“Good UX designers know that they have the power to shape certain kinds of social practices by how they design systems. And engineers often fail to give UX folks credit for the important work that they do. But designing the system itself is only a fraction of the design challenge when thinking about what unfolds. Social norms arenâ€™t designed into the system. They donâ€™t emerge by telling people how they should behave. And they donâ€™t necessarily follow market logic. Social norms emerge as people â€“ dare we say â€œusersâ€ â€“ work out how a technology makes sense and fits into their lives. Social norms take hold as people bring their own personal values and beliefs to a system and help frame how future users can understand the system. And just as â€œfirst impressions matterâ€ for social interactions, I cannot underestimate the importance of early adopters. Early adopters configure the technology in critical ways and they play a central role in shaping the social norms that surround a particular system.”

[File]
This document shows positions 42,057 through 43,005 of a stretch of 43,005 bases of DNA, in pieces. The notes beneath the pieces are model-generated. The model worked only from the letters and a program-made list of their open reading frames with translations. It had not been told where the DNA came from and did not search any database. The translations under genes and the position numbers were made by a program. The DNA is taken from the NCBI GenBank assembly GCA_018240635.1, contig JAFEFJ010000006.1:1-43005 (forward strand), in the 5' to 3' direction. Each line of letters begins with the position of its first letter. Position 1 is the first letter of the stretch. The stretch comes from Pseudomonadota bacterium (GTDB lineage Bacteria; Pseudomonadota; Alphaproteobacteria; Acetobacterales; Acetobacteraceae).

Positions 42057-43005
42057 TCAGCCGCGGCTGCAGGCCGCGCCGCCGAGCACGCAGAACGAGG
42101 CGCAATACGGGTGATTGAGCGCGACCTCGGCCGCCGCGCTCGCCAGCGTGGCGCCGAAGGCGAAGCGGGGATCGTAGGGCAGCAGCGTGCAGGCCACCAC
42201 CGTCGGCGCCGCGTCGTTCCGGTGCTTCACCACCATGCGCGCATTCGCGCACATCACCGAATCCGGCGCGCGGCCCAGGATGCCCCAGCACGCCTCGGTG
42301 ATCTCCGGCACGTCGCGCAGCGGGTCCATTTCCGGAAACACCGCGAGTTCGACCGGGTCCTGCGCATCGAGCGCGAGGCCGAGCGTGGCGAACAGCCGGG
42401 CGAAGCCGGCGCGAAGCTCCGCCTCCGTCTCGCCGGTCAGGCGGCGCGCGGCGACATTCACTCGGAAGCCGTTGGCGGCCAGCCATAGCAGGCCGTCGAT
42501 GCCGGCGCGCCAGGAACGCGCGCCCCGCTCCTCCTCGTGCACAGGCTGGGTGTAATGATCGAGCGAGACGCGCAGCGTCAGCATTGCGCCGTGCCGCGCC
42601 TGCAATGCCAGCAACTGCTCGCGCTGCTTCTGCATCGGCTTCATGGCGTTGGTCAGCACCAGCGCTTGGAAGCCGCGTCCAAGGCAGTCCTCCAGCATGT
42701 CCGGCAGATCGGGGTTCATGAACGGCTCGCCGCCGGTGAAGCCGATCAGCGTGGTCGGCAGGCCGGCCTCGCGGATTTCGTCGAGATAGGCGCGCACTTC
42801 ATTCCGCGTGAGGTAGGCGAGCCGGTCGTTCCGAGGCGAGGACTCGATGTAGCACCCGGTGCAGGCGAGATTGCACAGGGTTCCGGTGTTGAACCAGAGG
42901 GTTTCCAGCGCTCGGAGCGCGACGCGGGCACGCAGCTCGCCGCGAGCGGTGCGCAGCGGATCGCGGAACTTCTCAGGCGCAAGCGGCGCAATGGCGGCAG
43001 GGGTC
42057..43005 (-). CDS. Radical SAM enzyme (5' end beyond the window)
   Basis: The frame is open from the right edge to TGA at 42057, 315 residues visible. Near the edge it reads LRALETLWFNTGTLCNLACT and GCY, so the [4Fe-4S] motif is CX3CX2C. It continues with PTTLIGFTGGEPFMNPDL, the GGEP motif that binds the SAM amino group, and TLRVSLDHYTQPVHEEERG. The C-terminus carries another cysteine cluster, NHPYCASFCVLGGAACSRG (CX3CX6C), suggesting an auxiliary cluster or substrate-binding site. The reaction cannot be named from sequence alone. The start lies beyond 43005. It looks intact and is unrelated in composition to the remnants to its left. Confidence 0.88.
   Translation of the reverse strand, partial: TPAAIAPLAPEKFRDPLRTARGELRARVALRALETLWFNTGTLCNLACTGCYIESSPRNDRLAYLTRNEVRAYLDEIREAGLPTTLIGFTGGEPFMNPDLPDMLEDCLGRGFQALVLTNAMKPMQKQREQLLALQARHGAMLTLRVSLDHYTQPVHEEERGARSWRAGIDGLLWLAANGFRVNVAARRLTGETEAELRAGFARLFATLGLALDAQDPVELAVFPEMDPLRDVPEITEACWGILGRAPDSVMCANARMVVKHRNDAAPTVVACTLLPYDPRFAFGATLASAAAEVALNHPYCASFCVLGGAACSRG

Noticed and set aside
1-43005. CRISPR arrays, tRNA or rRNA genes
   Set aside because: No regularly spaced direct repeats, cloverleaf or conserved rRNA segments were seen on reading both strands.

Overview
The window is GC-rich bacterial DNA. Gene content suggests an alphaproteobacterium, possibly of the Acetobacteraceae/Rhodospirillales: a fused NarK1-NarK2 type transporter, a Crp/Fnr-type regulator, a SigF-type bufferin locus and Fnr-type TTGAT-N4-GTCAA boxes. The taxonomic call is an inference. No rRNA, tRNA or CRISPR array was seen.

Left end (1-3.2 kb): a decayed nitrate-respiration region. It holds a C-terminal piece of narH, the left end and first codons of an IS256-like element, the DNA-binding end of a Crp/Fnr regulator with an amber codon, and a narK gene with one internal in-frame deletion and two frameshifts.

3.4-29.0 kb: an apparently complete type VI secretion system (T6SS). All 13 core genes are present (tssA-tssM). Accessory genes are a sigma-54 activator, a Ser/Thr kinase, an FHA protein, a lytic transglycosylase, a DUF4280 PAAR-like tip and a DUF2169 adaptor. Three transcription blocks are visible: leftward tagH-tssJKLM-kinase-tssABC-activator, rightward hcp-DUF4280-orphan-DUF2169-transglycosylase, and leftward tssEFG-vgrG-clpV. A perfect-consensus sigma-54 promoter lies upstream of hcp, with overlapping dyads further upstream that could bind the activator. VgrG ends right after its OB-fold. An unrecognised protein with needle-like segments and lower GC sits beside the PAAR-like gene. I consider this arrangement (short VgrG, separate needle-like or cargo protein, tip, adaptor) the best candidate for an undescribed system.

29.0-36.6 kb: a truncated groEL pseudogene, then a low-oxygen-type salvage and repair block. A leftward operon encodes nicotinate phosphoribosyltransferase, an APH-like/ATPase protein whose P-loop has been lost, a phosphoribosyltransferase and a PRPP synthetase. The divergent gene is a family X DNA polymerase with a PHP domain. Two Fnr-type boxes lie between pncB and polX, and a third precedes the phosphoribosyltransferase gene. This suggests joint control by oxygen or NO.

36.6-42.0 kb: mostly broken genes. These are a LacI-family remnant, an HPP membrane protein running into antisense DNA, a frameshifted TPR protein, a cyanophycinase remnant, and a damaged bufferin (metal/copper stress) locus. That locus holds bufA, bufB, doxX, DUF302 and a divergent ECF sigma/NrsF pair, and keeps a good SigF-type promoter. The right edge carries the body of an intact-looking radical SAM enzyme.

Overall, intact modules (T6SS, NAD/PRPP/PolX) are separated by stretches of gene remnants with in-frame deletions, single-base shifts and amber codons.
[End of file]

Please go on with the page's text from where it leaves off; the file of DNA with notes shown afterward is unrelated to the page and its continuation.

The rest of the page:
Danah Boyd thinks we need a more critical conversation about the importance of designing with social norms in mind.